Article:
In this post, we’re going to look at the G Suite services, the Google documentation that’s available to help you, and then focus on one particular area, SpreadsheetApp to then create some spreadsheets. We’re also going to see the really useful for in loop in action. It’s important to have an understanding of how the different parts of Apps Script fit together. So, first let’s go to the Google documentation, which can be found at:

On the left, we have a list of the G Suite services available. As you can see below, we can work directly with most of the main apps within G Suite, from calendars to the spreadsheets. As your codes get more complex, you will start working with various services at the same time. So, for example, we could have data in a spreadsheet and create a Google Doc from it, or we could use that data to create a Google Form and to create an event on the calendar.

G Suite Services

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Spreadsheet Service

In this post, we’re going to focus on the Spreadsheet service, which will provide an example as to how all this works together. As we can see from the description below, the Spreadsheet service allows us to work with Google Sheets.

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Under the Service, we have the Classes. These are basically sub categories of the service. The first time you look at the list below, the number of different classes scares you a little and you wonder where to start! But when you start looking at the details, it’s not that difficult. For example, in the list below, half of the classes just refer to things you can do with charts.

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The main four you will use time and time again are at the bottom of the list.

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There is a hierarchy to these:

SpreadsheetApp > Spreadsheet > Sheet > Range

In general terms, if you want to edit some cells in a spreadsheet, you need to tell the code which spreadsheet you’re working with, which sheet you want to edit, and then which range.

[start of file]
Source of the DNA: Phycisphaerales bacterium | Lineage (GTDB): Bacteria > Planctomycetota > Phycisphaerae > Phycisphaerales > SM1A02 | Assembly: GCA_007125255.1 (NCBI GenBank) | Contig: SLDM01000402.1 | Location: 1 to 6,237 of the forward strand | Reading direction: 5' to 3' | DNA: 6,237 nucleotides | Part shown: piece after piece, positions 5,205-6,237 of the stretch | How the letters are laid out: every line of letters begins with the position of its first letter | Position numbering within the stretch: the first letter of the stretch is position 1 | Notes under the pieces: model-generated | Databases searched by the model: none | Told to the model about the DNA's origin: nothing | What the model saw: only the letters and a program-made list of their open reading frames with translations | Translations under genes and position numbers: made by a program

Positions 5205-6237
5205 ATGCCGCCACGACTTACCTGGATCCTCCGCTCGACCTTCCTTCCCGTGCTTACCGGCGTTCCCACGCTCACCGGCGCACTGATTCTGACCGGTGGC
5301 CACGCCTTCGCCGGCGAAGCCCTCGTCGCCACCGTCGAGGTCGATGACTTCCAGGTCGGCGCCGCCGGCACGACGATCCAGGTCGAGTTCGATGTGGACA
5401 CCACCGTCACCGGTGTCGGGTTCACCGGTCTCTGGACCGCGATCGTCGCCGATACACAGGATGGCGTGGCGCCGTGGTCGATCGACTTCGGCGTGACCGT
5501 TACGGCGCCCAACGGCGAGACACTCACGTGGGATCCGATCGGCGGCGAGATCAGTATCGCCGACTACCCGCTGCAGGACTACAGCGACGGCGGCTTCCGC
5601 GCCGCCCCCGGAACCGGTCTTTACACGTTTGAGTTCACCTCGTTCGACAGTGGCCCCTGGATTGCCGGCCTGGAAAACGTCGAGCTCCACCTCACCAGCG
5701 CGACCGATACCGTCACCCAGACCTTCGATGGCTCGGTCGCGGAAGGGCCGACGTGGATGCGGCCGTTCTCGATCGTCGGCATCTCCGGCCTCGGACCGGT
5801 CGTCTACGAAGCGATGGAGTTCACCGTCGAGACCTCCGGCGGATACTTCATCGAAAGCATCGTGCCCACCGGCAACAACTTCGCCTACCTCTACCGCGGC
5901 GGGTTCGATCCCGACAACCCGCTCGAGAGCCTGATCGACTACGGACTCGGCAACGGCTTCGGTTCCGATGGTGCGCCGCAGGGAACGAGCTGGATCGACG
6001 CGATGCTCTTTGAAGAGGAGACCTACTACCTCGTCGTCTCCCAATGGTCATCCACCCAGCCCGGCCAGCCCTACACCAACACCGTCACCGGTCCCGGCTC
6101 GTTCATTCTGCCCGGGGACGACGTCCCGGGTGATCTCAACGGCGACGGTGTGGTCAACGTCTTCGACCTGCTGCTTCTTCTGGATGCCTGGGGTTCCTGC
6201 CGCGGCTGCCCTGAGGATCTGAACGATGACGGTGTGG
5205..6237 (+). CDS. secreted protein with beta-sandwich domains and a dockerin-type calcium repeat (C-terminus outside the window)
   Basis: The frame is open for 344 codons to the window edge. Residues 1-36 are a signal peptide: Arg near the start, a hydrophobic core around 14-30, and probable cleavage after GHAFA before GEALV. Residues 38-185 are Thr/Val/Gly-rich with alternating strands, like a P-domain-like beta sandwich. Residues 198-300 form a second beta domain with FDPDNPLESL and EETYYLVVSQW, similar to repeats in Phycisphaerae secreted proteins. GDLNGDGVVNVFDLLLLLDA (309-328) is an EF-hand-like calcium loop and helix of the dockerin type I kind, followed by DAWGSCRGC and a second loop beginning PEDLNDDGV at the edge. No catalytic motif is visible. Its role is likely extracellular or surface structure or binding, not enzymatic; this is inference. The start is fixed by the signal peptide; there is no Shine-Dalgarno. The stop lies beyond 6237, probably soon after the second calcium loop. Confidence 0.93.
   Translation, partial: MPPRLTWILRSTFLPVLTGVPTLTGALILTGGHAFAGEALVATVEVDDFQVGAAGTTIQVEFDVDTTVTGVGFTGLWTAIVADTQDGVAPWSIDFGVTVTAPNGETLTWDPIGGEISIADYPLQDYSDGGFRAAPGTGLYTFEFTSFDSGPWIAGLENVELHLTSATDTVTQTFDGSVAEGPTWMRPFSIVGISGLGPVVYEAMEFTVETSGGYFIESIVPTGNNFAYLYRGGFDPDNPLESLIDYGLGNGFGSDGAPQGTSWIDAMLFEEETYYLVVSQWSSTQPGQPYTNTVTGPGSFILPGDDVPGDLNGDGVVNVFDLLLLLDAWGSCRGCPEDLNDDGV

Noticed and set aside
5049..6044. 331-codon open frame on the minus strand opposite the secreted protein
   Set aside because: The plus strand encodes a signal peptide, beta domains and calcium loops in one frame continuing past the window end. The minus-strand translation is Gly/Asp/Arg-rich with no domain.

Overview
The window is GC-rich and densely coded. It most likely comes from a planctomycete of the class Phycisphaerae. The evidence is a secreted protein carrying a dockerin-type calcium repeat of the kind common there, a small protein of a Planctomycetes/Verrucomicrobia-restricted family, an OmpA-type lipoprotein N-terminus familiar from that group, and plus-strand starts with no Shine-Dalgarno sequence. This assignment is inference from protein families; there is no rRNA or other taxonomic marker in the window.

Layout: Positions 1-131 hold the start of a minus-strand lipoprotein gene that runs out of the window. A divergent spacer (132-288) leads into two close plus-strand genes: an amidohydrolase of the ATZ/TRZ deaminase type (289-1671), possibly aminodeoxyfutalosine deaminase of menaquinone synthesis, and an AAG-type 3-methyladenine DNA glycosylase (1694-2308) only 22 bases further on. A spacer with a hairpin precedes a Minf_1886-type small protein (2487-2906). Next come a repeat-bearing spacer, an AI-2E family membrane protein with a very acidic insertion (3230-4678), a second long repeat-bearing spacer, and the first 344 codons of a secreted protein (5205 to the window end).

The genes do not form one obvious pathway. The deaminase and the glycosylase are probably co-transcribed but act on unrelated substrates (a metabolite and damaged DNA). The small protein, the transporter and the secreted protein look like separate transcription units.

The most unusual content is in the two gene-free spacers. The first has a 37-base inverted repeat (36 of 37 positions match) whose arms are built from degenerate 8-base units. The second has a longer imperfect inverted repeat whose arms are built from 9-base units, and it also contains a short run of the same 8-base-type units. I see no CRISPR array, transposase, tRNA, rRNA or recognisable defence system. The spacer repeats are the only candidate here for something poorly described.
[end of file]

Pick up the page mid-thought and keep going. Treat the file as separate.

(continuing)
Let’s focus on just the first of those classes, SpreadsheetApp. On the menu on the left, click on Spreadsheet (if not already open) and SpreadsheetApp.


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This will open the documentation for the SpreadsheetApp. As we can see from the description below, this class is mainly for creating and opening Google Sheets.

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Underneath classes we have methods. These are the specific instructions that tell the code to do a specific job. On the right of the page, we can see a list of the methods available under the SpreadsheetApp class. The names of them usually give a good indication as to what they do. If you want to jump to information about a particular method, just click on the method in this list and it will take you to the information for that method.

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Here, I’ve clicked on the method create(name):

Sometimes, it gives you an example showing how to use it. Plus, the parameters it needs. So, in this case the name in the brackets needs to be a string. Finally, at the bottom it tells you what is returned. Here it’s a new spreadsheet.

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OK, so now we have an overview of services, classes, and methods, let’s jump in and work our way through some examples, showing how the SpreadsheetApp works.

Creating menu – SpreadsheetApp.getUi

First, let’s create a menu to allow us to run all the examples from it without having to go back to the script editor every time. Conveniently, this will also show one of the methods linked to the SpreadsheetApp class.

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Line 2: Use the name onOpen() to trigger it to run when the user opens the spreadsheet.

Line 3: Here, we use the SpreadsheetApp class and the getUi() method as we’re editing the user interface of the spreadsheet.

Line 4: We create a menu using createMenu() and give it a name.

Lines 5-11: Then, we add the items in the menu using additem(). In the brackets add, the name of the items and the function names they correspond with.

Lines 12-13: Finally, we add all this to the Ui using addToUi() and end it with a semi-colon and close the function with a curly bracket.